Planners give green light to Stoneleigh

  • Plans for a national equine centre at Stoneleigh Park have moved one step closer to realisation, with outline planning permission for the project granted by Warwickshire County Council.

    The Royal Agricultural Society of England (RASE), which owns Stoneleigh Park, has incorporated the national equine centre into its masterplan to develop the venue. The project is expected to cost around £100 million.

    “This is great news for Stoneleigh Park and for the agricultural, equine and rural industries, which will benefit from this facility,” said RASE chief executive Mike Calvert. “[The project will be] a national focus and generator of change for the
    British countryside.”

    Stoneleigh Park has about 60 tenants, including the British Equestrian Federation (BEF), BSJA, British Eventing and British Dressage. The park hosts the national dressage championships each year and the RASE-run Royal Show, among other events.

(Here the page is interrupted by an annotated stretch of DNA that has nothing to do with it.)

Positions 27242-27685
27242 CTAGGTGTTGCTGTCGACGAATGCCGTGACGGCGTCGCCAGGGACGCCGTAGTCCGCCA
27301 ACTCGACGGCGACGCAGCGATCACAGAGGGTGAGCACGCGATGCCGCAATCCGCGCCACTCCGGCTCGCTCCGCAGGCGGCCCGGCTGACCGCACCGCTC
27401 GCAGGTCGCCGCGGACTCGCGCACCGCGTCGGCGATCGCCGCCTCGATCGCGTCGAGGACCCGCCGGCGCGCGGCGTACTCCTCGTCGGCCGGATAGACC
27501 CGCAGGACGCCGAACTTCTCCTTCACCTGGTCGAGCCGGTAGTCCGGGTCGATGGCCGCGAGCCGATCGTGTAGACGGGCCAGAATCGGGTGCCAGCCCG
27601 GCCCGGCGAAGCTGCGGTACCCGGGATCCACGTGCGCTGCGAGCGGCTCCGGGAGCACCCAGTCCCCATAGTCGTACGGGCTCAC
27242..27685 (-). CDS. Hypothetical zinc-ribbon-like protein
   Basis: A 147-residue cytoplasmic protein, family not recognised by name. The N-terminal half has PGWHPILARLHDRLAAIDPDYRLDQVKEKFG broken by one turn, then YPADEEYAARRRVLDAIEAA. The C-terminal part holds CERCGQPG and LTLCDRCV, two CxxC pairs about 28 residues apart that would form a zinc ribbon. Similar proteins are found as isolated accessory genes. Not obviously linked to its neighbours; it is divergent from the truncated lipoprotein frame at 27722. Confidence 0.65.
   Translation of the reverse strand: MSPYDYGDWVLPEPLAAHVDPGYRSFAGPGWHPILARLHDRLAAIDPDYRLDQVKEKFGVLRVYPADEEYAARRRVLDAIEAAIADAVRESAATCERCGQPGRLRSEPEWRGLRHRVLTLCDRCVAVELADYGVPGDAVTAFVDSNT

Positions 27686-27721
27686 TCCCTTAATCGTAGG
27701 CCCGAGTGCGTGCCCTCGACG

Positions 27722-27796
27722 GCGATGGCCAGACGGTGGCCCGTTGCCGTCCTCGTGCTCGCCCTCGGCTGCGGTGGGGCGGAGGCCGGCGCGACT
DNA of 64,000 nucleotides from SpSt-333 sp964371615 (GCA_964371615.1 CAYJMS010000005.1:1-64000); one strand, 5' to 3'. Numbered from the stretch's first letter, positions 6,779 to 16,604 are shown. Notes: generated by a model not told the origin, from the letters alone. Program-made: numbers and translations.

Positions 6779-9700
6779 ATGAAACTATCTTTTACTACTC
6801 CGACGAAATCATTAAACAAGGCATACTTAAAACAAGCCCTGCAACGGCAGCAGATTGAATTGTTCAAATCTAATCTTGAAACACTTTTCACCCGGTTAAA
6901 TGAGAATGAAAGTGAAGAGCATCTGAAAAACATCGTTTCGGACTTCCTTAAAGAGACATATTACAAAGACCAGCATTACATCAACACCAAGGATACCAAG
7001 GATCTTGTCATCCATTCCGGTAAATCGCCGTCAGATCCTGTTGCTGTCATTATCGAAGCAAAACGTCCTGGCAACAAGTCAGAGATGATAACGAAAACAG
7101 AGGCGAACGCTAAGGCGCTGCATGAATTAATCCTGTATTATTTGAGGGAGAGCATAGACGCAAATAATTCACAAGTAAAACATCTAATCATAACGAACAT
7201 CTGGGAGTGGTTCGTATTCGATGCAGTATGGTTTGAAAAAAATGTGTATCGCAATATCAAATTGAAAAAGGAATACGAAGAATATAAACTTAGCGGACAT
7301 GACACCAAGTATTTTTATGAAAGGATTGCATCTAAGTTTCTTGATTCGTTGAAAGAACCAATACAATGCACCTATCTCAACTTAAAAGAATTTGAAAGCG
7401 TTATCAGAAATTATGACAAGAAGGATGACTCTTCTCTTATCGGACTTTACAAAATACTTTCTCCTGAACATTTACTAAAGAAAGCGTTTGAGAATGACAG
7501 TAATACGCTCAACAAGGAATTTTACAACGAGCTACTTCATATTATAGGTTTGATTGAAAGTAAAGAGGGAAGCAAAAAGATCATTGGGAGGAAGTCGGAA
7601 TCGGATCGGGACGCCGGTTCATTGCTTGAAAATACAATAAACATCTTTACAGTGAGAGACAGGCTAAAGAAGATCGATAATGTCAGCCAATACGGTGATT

The park will retain certain existing facilities and buildings, but some areas are to be totally rebuilt. The equestrian centre is one of the areas to be constructed from scratch, and planned facilities include an indoor arena, two outdoor arenas, permanent stabling for 80 horses, a cross-country course, an on-site farrier and vet centre plus training and education facilities. It is also expected to house the National Equine Database.

    “The centre will help Britain compete and succeed on the world stage,” said an RASE spokesman. “It also will encourage closer collaboration between equestrian organisations.”

    The plans have now been submitted to the Government Office of the West Midlands for final outline approval. The regional development agency Advantage West Midlands is providing a “substantial” level of funding towards the project — but RASE is also looking for private investors.

    The National Farmer’s Union (NFU) has announced that it is to move its headquarters from London to Stoneleigh, and the move heralds the beginning of the changes. Should the RASE receive full planning permission and secure enough funding, it hopes to begin construction work at the end of next year. It envisages that the national equine centre will be completed by 2009.

  • This news story was first published in Horse & Hound (24 March ’05)

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